A COVID-19 vaccine developed by the UK’s Oxford University and AstraZeneca has an average efficacy of 70.4 percent, according to interim analysis announced today. In trials, the vaccine’s effectiveness varied depending on the dose amounts given. When two full doses were given a month apart the effectiveness stood at 62 percent, but this rose to 90 percent when the vaccine was given first as a half dose, and then as a full dose.
The announcement follows promising early results from vaccines developed by Pfizer and BioNTech, and Moderna, which both appear to have slightly higher 95 percent efficacy rates. However, according to BBC News, the Oxford vaccine has the advantage of being cheaper and easy to store, since it can be transported and handled at normal refrigerated temperatures. The Pfizer vaccine needs to be stored at -70 degrees Celsius (-94 degrees Fahrenheit). The Food and Drug Administration (FDA) previously said vaccines would be required to be at least 50 percent effective to gain its approval.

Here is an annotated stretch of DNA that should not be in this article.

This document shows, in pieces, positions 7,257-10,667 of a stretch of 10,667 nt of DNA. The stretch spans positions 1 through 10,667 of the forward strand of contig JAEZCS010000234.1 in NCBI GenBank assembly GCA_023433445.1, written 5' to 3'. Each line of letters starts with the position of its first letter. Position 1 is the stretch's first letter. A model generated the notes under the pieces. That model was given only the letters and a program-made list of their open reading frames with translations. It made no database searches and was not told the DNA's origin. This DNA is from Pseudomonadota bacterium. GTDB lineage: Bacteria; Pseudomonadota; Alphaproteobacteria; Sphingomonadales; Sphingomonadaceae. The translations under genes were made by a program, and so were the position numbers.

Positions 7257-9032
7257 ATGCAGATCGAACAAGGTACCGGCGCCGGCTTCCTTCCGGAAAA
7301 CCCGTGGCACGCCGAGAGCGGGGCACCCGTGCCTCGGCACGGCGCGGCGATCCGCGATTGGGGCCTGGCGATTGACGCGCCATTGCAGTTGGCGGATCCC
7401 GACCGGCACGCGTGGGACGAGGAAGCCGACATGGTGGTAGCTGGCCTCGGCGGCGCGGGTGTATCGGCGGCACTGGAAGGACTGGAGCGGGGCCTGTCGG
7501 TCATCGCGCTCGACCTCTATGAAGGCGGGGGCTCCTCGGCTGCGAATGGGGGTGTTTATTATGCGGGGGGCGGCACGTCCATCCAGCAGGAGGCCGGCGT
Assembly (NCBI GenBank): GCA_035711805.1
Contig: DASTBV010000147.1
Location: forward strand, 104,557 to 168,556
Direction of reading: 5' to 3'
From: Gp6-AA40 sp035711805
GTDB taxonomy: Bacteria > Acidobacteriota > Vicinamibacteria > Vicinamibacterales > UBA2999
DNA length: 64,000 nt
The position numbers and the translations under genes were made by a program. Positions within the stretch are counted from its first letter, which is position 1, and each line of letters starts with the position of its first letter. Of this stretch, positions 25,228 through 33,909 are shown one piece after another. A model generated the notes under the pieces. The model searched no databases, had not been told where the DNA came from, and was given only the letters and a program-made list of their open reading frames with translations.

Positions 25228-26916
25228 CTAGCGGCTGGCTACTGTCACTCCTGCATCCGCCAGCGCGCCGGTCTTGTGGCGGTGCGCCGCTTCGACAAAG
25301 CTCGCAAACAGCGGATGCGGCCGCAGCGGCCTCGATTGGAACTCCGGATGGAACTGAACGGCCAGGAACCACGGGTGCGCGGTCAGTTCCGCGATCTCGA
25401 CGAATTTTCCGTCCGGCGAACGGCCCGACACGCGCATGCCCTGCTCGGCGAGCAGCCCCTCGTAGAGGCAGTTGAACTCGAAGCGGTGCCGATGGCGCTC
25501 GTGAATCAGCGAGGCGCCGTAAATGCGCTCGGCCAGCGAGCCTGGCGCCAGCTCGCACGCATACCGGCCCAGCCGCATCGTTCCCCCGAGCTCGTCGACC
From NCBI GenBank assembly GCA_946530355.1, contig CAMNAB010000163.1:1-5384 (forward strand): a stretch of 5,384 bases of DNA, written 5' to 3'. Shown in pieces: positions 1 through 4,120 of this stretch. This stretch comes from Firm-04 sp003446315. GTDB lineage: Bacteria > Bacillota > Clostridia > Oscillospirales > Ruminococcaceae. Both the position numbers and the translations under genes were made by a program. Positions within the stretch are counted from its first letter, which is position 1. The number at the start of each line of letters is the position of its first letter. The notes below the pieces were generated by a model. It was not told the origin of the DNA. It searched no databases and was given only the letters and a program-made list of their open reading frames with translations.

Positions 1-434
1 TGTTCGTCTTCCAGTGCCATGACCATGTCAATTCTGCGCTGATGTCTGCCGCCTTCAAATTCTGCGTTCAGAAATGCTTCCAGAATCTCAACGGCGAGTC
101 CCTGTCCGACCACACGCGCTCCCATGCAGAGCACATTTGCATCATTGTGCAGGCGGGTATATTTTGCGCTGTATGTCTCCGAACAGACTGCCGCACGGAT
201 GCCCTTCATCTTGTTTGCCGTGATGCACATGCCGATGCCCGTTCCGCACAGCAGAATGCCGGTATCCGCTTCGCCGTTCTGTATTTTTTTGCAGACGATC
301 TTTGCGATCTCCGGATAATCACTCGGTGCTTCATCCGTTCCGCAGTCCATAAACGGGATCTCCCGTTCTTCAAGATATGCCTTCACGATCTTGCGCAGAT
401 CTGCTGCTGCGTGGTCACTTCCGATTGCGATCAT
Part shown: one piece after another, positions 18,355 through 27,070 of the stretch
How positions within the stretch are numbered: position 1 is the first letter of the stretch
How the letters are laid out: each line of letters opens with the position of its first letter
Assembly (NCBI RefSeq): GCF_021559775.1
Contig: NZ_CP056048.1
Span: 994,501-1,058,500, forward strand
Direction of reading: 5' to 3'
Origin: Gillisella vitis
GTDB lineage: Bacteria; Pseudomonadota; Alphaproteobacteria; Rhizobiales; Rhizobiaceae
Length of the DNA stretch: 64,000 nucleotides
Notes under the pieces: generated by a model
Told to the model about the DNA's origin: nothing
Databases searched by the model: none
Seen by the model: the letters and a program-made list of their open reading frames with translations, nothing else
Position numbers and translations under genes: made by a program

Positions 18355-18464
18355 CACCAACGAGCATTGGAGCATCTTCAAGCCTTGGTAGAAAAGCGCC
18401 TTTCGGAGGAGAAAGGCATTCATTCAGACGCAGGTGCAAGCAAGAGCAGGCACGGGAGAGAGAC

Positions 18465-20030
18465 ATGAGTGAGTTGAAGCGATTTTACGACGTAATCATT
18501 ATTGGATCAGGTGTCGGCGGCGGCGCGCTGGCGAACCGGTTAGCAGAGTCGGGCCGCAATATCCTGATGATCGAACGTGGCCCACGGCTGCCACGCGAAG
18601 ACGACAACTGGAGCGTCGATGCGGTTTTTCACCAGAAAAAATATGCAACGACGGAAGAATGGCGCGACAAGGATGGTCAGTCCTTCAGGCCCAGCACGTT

The Oxford vaccine trial involved over 23,000 participants in the UK and Brazil. Of the participants who received the vaccine, 30 developed COVID-19, compared to 101 participants who received the placebo, BBC News reports. There were no hospitalizations or severe COVID-19 cases among participants who received the vaccine, AstraZeneca says.
“We’re really pleased with these results,” the trial’s lead investigator Professor Andrew Pollard told the BBC. He added that the higher effectiveness rate for the initial half dose potentially means that there’ll be “a lot more doses to distribute.”
With this latest round of trials complete, the team are preparing to submit the vaccine for regulatory approval. If approved, AstraZeneca hopes to to manufacture three billion doses of the vaccine to distribute worldwide. The Guardian reports a rollout could begin in weeks.